The Development of Infant Intersensory Perception: Advantages of a Comparative Convergent-Operations Approach
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Despite impressive demonstrations of human infants' intersensory capabilities over the past several decades, there has been little focus on the contributions of prenatal and postnatal experience or the specific developmental processes underlying the emergence of intersensory functioning. Research with nonhuman animals has, however, provided a number of advances in understanding early intersensory perception. The authors explore the value of a comparative, convergent-operations approach to the study of early intersensory perception and examine how this approach has highlighted the study of (a) prenatal factors, (b) brain-behavior relations, and (c) context and experience variables contributing to infants' intersensory responsiveness. Examples of how human and animal research programs can cross-fertilize one another in their attempts to understand developmental processes underlying intersensory perception are considered.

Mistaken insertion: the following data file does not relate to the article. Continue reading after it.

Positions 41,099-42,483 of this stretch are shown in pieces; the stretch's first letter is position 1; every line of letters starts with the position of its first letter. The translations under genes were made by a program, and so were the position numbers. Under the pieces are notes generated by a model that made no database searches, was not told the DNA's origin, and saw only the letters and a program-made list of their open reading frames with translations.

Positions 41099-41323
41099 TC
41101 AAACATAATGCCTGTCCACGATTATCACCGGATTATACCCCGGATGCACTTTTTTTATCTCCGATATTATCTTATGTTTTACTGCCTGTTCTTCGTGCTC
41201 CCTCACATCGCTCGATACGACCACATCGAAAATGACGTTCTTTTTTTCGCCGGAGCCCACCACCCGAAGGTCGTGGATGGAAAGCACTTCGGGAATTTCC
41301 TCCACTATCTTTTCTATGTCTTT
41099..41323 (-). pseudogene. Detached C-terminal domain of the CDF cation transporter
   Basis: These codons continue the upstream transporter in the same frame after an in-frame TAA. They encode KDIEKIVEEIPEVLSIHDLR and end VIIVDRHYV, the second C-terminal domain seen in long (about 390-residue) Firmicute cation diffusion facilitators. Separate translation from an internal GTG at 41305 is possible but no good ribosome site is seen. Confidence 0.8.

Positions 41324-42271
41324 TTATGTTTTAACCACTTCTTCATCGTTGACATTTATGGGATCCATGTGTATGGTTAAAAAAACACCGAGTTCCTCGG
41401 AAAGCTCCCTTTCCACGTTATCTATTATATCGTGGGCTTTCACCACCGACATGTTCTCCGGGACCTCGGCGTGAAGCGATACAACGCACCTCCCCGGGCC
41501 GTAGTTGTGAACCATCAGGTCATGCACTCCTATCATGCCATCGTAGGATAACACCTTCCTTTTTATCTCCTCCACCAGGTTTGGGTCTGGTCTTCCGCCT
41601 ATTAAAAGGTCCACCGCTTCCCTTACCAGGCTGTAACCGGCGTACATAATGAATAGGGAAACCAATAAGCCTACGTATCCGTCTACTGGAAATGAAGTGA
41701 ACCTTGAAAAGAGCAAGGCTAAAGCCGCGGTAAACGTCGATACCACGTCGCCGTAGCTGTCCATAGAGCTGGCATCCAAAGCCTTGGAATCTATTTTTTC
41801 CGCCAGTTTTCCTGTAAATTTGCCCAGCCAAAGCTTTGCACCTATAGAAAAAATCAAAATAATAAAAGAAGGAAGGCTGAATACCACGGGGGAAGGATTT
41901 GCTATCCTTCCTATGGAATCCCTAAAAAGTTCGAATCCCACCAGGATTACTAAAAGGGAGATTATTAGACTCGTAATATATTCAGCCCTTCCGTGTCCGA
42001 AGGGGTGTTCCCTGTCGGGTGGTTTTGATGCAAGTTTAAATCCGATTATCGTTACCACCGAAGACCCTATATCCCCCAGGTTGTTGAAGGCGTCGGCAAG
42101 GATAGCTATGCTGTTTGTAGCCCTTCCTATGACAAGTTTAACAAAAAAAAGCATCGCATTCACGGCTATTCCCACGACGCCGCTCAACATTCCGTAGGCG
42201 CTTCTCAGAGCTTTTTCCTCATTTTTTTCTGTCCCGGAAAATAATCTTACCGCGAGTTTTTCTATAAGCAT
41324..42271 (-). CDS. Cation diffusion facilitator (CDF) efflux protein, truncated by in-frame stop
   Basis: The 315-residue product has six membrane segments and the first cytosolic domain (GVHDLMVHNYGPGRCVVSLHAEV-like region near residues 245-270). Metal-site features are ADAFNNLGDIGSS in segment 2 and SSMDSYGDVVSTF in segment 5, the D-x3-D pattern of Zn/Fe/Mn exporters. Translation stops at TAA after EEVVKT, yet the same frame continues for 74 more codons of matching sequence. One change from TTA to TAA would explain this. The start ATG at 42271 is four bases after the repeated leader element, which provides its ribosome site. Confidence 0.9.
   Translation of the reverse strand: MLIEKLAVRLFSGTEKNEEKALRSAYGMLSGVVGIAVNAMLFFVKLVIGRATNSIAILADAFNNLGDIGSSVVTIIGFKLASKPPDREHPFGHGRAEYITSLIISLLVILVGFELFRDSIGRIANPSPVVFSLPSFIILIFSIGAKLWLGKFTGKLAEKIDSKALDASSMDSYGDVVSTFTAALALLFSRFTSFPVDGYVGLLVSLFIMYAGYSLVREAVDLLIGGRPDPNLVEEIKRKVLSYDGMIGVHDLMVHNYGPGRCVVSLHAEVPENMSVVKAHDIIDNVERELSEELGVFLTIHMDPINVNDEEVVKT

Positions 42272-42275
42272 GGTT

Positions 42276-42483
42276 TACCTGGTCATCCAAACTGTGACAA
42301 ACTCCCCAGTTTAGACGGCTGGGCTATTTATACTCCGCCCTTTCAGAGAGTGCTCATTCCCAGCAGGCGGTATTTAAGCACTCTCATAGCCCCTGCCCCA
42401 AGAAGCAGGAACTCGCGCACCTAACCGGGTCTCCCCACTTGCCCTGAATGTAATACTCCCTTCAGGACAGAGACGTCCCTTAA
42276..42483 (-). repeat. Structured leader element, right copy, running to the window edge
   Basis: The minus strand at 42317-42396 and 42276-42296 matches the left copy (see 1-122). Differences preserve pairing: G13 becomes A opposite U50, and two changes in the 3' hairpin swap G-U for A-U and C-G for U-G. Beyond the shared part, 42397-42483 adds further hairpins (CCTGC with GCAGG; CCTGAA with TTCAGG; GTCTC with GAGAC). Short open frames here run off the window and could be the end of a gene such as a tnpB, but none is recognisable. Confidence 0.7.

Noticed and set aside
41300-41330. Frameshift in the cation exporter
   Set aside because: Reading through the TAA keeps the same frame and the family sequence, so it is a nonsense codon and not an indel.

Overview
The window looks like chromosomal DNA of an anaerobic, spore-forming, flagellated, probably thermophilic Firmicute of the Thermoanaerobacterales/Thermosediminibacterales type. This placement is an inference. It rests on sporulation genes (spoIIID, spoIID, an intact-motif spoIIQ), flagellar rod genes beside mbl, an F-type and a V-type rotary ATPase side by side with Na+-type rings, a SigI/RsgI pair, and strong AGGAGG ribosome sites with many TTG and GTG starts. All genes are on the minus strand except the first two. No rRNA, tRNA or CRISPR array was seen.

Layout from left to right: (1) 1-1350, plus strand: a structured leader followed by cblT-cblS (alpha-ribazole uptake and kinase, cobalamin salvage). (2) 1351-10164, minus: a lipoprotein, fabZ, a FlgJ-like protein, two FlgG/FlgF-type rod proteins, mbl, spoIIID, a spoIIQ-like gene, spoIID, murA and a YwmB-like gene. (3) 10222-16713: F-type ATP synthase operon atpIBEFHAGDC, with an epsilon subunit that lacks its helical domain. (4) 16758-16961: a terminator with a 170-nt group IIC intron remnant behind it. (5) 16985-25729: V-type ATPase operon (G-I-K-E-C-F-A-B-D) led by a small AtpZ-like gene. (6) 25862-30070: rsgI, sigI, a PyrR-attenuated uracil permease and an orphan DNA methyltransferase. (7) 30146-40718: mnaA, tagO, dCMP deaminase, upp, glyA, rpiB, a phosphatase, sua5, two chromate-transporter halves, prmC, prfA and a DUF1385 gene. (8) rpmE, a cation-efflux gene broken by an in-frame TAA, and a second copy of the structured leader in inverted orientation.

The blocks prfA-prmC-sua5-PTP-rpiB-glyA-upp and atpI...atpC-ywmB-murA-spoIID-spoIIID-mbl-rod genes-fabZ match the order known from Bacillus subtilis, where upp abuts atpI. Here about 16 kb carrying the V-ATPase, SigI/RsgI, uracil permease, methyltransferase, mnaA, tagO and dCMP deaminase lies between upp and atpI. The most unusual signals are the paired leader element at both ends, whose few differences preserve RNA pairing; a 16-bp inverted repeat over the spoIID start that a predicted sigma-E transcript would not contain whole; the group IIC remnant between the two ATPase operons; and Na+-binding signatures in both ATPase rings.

Lickliter, Robert and Bahrick, Lorraine E., "The Development of Infant Intersensory Perception: Advantages of a Comparative Convergent-Operations Approach" (2000). Department of Psychology. 104.
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